Avoid risk from obese with specific policies, rules
(Editor's note: This is the last of a two-part series on the liability risks associated with treating morbidly obese patients. Last month's Healthcare Risk Management explored the obligations to prepare for these patients. This month's issue details how one insurer has provided specific guidelines to mitigate the risk.)
As Americans get bigger and hospitals see more large patients seeking bariatric surgery, risk managers are worried about the increased liability risk they pose. These patients can be injured if you do not have the proper equipment for patients of this size, and you may need to change policies and procedures to protect both the patient and your staff.
One insurer has addressed the problem head on with a set of guidelines for its clients who provide bariatric surgery. PHT Services (PHTS) in Columbia, SC, provides risk management services to South Carolina's health care industry, and Brian J. Teusink, CPA, CCM, AIAF, executive vice president and chief risk officer, says the company developed the guidelines after realizing that its members were caring for obese patients more frequently than in the past. The obese patient brings special concerns in any health care setting, but bariatric surgery is a relatively new field with a substantial risk for complications, he notes.
The guidelines are intended to help risk managers address the inherent risks of obese patients and to ensure that bariatric surgery is provided in the safest manner, Teusink says.
Their approach has been to look at the risk enterprisewide, which means taking into consideration the risks not only to the patients but also the staff, he says. "Our workers' comp program has been moving toward minimal lift, making sure hospitals are getting the proper equipment in place and lift teams to prevent staff injuries," he says. "The increase in bariatric surgery is putting more emphasis on that effort."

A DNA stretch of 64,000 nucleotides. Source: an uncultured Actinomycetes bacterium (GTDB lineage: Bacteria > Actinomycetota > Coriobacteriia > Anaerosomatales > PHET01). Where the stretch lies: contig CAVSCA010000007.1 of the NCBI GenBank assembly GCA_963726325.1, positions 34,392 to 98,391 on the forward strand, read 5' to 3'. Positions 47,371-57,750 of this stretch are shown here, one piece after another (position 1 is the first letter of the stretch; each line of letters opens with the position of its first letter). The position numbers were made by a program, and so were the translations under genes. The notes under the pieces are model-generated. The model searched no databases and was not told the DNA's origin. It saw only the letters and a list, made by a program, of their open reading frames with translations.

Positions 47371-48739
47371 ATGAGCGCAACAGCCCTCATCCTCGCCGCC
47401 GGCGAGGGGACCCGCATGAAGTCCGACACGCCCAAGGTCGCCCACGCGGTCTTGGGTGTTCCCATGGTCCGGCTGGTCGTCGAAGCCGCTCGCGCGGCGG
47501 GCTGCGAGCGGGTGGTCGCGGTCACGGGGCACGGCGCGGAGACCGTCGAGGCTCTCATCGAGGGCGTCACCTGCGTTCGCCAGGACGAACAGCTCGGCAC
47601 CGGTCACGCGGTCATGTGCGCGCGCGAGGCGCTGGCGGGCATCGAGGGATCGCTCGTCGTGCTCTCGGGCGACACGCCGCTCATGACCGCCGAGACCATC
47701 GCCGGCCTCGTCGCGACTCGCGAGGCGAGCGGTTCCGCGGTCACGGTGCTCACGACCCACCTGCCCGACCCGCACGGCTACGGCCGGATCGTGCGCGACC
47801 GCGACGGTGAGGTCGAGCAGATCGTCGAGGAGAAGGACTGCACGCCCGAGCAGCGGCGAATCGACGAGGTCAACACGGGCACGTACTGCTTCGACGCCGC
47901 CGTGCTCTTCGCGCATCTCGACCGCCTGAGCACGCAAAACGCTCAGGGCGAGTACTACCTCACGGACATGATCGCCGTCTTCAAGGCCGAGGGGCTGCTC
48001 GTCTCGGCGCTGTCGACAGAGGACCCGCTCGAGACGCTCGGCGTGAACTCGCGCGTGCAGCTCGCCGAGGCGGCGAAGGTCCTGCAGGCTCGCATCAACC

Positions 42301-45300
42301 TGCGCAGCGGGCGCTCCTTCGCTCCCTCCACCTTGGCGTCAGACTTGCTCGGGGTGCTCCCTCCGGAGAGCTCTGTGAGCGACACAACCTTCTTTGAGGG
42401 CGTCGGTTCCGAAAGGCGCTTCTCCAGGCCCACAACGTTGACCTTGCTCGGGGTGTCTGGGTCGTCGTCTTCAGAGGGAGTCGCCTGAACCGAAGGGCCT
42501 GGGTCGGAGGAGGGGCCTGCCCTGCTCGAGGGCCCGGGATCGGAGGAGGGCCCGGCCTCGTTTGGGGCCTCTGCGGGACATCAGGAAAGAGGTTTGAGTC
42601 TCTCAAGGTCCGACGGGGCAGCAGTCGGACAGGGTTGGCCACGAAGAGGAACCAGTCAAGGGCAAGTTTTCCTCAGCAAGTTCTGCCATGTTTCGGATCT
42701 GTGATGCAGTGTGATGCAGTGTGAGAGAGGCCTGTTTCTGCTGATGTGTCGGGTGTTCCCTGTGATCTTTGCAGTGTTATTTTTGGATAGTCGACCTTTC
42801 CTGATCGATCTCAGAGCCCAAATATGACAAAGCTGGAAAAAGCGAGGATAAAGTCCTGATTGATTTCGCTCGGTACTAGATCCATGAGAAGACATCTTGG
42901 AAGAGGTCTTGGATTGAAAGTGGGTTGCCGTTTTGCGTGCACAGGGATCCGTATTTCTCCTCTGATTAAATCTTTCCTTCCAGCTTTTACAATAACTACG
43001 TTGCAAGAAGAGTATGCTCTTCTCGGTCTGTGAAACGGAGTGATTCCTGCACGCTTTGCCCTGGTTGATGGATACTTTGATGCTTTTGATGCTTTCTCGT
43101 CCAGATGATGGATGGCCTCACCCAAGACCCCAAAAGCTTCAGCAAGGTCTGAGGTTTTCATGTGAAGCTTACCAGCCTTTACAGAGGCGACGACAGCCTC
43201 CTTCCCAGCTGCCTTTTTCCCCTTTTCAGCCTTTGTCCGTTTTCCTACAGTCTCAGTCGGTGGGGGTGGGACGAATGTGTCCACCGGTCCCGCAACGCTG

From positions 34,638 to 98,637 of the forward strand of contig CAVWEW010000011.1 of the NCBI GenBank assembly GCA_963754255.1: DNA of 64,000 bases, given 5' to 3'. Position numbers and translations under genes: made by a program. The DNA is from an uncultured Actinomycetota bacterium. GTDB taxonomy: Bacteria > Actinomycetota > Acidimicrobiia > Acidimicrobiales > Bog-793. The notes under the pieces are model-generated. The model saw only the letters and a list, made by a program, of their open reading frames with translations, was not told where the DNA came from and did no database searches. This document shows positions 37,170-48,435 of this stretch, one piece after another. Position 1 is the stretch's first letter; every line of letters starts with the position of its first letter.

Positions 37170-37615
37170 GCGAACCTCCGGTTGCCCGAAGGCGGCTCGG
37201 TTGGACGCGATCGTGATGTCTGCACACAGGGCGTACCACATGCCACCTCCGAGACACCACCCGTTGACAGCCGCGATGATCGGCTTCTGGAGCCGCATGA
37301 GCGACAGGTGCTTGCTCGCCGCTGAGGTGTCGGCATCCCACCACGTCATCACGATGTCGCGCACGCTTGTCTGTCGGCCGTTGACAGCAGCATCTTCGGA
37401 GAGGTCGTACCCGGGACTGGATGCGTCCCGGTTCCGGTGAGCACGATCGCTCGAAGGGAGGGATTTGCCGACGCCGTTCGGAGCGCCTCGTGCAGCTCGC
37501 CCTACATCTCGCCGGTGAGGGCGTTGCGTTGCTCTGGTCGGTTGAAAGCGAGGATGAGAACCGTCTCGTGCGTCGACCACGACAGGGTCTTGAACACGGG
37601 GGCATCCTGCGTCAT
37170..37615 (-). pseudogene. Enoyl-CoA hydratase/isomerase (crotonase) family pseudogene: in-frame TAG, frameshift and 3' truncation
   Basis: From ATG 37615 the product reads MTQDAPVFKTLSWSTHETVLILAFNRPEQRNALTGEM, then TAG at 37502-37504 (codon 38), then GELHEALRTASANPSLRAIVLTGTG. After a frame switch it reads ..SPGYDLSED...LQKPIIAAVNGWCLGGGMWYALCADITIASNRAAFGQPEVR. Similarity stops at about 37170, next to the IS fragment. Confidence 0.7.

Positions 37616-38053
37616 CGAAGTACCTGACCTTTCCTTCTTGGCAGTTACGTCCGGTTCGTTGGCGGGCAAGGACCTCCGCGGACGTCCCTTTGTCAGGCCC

In addition to lift and transfer equipment, obese patients require beds rated for their weight and size, toilets and chairs designed for the large patient, and various medical equipment that is required to adequately and safely provide medical care, Teusink says. Surgical tools must be longer, blood pressure cuffs bigger, and it's a good idea to bolt exam tables to the floor so they can't tip over.
PHTS provides guidance to risk managers concerned about adequately caring for large patients, but any provider who will perform bariatric surgery must meet PHTS' guidelines in order to be insured by the company.
"If you're considering doing bariatric surgery, get started early on putting together a team that will oversee this, because you're going to need to pull together representatives from many disciplines," Teusink says. "You don't want to get the program up the 11th hour and realize you don't have some key people involved."
T. Stephen Helms, CPCU, ARM, a risk management consultant with Palmetto Healthcare Liability Insurance Program, the insurance division of PHTS, explains that the guidelines were devised by a bariatric task force of experts from different hospitals. The guidelines must be adopted or PHTS will not provide coverage for claims arising from bariatric surgery.